I talk about Premise in such company because its food is that good. Chef Brian Runge, a veteran of Graham Elliot Restaurant is, like Elliot, a nimble, tongue-in-cheek modern deconstructionist. But if that were all, he would mostly be a serviceable imitator. What’s cool about Runge is that where most modernist cuisine is still often rooted in familiar gourmet paradigms, riffs on Caprese or Nicoise salad, and creme brulee bubbles or whatever, Runge is mining the deep American South and Latin America like no modernist really has.
I rarely order squash blossoms because 99 percent of the time they’re stuffed with goat cheese and tempura-fried. But Runge’s are like squash beignets larded with spicy chorizo and creamy queso fresco, tempered by a piccalilli of blistered grilled corn and tiny, piquant house-pickled Serrano chili.
The Latin aesthetic extends to a flotsam and jetsam of succulent Cuban oregano-flecked charred lobster, crispy trunks of plantain, and marinated chanterelle mushroom florets, whose buttery funk mirrors and enhances the lobster’s flavor. The grand richness of the plate is foiled by a swoosh of velvety peach preserve.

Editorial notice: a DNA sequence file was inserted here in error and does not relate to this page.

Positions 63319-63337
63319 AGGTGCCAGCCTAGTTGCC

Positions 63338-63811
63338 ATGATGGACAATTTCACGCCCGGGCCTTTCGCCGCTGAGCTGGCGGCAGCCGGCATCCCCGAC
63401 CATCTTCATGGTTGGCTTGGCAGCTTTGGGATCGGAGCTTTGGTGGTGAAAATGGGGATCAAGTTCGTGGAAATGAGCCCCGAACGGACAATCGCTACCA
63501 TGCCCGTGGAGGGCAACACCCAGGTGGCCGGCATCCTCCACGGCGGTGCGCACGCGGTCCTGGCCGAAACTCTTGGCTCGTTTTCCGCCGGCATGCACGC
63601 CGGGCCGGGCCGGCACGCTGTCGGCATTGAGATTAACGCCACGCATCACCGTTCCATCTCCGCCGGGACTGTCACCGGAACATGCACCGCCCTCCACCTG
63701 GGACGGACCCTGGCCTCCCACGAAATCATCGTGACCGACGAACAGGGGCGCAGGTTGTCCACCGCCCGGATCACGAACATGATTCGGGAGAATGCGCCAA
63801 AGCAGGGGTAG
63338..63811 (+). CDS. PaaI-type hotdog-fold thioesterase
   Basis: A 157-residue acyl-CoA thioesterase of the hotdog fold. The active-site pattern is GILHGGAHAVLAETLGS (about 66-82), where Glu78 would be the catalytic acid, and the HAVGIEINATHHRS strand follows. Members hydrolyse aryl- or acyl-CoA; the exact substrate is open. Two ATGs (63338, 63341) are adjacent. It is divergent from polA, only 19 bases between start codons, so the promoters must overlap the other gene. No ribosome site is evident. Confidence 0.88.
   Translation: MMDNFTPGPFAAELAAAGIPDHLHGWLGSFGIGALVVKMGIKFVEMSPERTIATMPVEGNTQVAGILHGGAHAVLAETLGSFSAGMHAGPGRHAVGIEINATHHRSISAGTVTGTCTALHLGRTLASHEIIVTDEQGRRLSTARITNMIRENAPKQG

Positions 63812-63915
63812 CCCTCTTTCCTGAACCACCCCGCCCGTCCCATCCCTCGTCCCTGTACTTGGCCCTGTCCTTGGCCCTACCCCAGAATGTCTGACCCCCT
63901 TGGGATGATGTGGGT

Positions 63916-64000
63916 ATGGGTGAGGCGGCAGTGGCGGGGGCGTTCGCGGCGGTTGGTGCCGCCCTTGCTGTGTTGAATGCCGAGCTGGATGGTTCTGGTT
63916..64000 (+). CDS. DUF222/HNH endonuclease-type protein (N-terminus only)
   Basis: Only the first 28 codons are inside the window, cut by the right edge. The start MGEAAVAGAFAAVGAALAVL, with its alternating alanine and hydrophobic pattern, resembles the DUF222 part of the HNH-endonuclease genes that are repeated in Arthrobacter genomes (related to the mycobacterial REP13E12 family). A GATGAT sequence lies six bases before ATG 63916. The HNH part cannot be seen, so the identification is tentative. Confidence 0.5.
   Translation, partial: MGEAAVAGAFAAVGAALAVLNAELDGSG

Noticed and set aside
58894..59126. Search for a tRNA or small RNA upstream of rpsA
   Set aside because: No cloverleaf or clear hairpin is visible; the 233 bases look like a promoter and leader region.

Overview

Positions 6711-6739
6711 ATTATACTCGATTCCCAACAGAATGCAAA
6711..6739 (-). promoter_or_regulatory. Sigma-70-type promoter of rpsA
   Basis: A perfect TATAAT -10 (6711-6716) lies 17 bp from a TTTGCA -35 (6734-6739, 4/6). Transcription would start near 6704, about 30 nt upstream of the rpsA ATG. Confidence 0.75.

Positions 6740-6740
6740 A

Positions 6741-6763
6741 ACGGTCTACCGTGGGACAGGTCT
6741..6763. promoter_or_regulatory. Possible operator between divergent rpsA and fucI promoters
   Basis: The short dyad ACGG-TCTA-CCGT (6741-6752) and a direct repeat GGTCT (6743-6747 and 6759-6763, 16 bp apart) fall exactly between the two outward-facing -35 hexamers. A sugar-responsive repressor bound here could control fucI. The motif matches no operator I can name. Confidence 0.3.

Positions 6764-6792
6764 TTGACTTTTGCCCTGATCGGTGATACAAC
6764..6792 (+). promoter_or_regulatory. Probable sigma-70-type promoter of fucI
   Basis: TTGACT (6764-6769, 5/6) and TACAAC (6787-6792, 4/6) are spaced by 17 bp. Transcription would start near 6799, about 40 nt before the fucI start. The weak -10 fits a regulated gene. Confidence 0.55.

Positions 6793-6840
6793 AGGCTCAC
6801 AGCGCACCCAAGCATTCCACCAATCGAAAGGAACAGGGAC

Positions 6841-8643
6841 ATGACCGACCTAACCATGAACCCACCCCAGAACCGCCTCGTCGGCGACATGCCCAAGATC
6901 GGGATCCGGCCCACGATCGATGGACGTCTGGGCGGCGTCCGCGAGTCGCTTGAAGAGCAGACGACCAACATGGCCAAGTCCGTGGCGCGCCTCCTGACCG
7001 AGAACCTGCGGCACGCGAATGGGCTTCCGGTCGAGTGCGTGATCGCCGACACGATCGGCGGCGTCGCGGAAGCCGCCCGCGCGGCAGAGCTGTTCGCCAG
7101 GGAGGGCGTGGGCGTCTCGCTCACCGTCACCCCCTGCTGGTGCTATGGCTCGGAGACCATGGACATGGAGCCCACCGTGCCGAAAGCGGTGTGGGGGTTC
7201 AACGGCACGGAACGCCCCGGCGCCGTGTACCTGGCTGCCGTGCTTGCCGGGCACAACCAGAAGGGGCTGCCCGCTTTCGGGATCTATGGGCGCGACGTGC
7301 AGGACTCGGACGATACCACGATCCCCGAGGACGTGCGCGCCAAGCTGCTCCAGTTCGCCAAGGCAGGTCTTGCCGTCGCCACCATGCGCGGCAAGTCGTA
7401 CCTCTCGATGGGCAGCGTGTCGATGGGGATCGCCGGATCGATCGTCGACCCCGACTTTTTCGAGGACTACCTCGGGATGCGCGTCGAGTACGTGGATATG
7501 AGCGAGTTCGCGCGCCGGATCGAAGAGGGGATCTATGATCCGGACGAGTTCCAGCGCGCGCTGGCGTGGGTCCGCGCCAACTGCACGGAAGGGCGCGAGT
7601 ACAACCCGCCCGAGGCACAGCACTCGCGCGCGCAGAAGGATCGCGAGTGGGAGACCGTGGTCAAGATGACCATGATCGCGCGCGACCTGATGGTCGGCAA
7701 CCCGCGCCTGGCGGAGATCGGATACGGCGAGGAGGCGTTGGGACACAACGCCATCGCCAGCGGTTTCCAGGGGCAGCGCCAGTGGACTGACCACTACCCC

As for that Southern thing, there’s compressed melon (vacuum packed to concentrate texture and flavor) roofed with crunchy circles of soothing baby cucumber perched over peppered moats of buttermilk lapping at the shores of a rocky arugula-strewn soil of candied peanuts. There are no interludes in Runge’s version: It is all on one plate, sweet, spicy, soft, and crunchy. And gloriously, though inexplicably, it works.